La migration c'est le développement !

LONDRES – En septembre 2000, la communauté internationale a soutenu unanimement les Objectifs du Millénaire pour le développement (OMD) de l'ONU. Ce programme qui s'achève en 2015 a ouvert une nouvelle ère de coopération internationale et permis d'amorcer de réels progrès en matière de lutte contre l'extrême pauvreté, d'amélioration de la santé, d'accès à l'éducation et d'émancipation des femmes.

Les huit objectifs initiaux, dont la réduction de la mortalité infantile et l'éducation primaire universelle, sont appréciés pour leur simplicité et leur caractère mesurable. Ils ont transformé un défi abstrait qui paraissait énorme en objectifs réalisables. Mais, ainsi qu'Albert Einstein aimait à le dire, "Ce qui compte ne peut pas toujours être compté, et ce qui peut être compté ne compte pas forcément".

Pourtant il ne faut pas se laisser enfermer dans les recettes du passé. Pour réussir, le programme post 2015 doit marquer une rupture avec son cadre d'origine. Il doit s'ancrer dans un exposé approfondi des conditions nécessaires au développement, un exposé qui prenne en compte des questions complexes comme celle des migrations. Si ce n'était le cas, ce programme perdrait de sa pertinence et de son intérêt pour les parties prenantes.

To continue reading, please log in or enter your email address.

Registration is quick and easy and requires only your email address. If you already have an account with us, please log in. Or subscribe now for unlimited access.


Log in;
  1. An employee works at a chemical fiber weaving company VCG/Getty Images

    China in the Lead?

    For four decades, China has achieved unprecedented economic growth under a centralized, authoritarian political system, far outpacing growth in the Western liberal democracies. So, is Chinese President Xi Jinping right to double down on authoritarianism, and is the “China model” truly a viable rival to Western-style democratic capitalism?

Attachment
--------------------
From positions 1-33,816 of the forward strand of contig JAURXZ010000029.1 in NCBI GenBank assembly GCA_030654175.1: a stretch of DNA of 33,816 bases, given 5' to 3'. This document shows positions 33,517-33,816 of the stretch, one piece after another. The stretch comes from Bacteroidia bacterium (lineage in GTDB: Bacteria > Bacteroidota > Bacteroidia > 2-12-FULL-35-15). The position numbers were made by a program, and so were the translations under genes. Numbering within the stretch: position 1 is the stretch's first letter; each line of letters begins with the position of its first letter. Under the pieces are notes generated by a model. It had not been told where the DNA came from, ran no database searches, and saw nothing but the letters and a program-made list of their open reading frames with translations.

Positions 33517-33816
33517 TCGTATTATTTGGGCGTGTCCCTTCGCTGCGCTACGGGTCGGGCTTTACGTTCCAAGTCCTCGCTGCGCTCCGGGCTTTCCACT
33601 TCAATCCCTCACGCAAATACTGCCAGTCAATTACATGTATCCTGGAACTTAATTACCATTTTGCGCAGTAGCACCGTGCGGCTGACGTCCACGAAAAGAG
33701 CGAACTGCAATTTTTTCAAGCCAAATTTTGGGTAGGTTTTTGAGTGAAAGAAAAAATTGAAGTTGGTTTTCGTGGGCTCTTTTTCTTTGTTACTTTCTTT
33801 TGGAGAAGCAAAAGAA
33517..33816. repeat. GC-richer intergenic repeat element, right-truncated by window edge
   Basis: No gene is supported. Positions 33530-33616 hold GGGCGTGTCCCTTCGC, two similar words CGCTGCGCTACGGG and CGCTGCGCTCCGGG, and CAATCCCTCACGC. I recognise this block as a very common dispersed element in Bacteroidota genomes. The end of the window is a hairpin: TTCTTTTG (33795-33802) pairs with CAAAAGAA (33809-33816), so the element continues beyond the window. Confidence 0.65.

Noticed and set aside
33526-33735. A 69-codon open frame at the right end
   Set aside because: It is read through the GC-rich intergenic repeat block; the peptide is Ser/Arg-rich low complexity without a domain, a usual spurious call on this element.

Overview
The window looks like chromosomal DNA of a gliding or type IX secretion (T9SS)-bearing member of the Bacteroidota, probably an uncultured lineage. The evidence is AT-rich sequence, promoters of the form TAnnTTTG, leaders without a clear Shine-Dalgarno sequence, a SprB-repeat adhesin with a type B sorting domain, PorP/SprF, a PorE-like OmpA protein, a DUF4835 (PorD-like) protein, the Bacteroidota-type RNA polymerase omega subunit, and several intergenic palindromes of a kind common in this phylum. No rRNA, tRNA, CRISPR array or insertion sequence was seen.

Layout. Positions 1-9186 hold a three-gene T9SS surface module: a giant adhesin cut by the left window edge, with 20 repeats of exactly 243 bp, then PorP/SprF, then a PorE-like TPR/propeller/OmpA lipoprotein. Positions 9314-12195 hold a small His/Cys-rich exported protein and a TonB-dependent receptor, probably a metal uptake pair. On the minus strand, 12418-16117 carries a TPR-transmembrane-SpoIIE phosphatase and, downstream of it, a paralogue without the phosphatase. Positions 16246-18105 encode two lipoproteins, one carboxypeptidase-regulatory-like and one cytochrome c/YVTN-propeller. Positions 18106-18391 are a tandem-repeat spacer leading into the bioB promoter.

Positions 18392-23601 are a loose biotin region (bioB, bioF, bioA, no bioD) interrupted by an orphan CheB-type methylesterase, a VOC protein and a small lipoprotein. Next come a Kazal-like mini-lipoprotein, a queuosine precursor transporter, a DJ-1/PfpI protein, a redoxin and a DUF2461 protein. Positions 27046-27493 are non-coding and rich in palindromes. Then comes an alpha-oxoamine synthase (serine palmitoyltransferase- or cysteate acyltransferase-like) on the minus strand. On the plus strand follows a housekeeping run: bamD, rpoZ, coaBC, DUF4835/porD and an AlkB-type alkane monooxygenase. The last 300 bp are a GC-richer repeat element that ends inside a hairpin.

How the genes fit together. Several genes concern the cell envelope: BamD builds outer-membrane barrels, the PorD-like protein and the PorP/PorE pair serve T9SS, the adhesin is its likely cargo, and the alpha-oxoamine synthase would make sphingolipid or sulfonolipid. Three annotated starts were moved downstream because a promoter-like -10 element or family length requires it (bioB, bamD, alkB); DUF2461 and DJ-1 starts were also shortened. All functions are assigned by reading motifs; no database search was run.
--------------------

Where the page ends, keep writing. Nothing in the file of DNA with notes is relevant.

2. The assembly line at Ford Bill Pugliano/Getty Images

    Whither the Multilateral Trading System?

    The global economy today is dominated by three major players – China, the EU, and the US – with roughly equal trading volumes and limited incentive to fight for the rules-based global trading system. With cooperation unlikely, the world should prepare itself for the erosion of the World Trade Organization.

  3. Donald Trump Saul Loeb/Getty Images

    The Globalization of Our Discontent

    Globalization, which was supposed to benefit developed and developing countries alike, is now reviled almost everywhere, as the political backlash in Europe and the US has shown. The challenge is to minimize the risk that the backlash will intensify, and that starts by understanding – and avoiding – past mistakes.

  4. A general view of the Corn Market in the City of Manchester Christopher Furlong/Getty Images

    A Better British Story

    Despite all of the doom and gloom over the United Kingdom's impending withdrawal from the European Union, key manufacturing indicators are at their highest levels in four years, and the mood for investment may be improving. While parts of the UK are certainly weakening economically, others may finally be overcoming longstanding challenges.

  5. UK supermarket Waring Abbott/Getty Images

    The UK’s Multilateral Trade Future

    With Brexit looming, the UK has no choice but to redesign its future trading relationships. As a major producer of sophisticated components, its long-term trade strategy should focus on gaining deep and unfettered access to integrated cross-border supply chains – and that means adopting a multilateral approach.

  6. The Year Ahead 2018

    The world’s leading thinkers and policymakers examine what’s come apart in the past year, and anticipate what will define the year ahead.

    Order now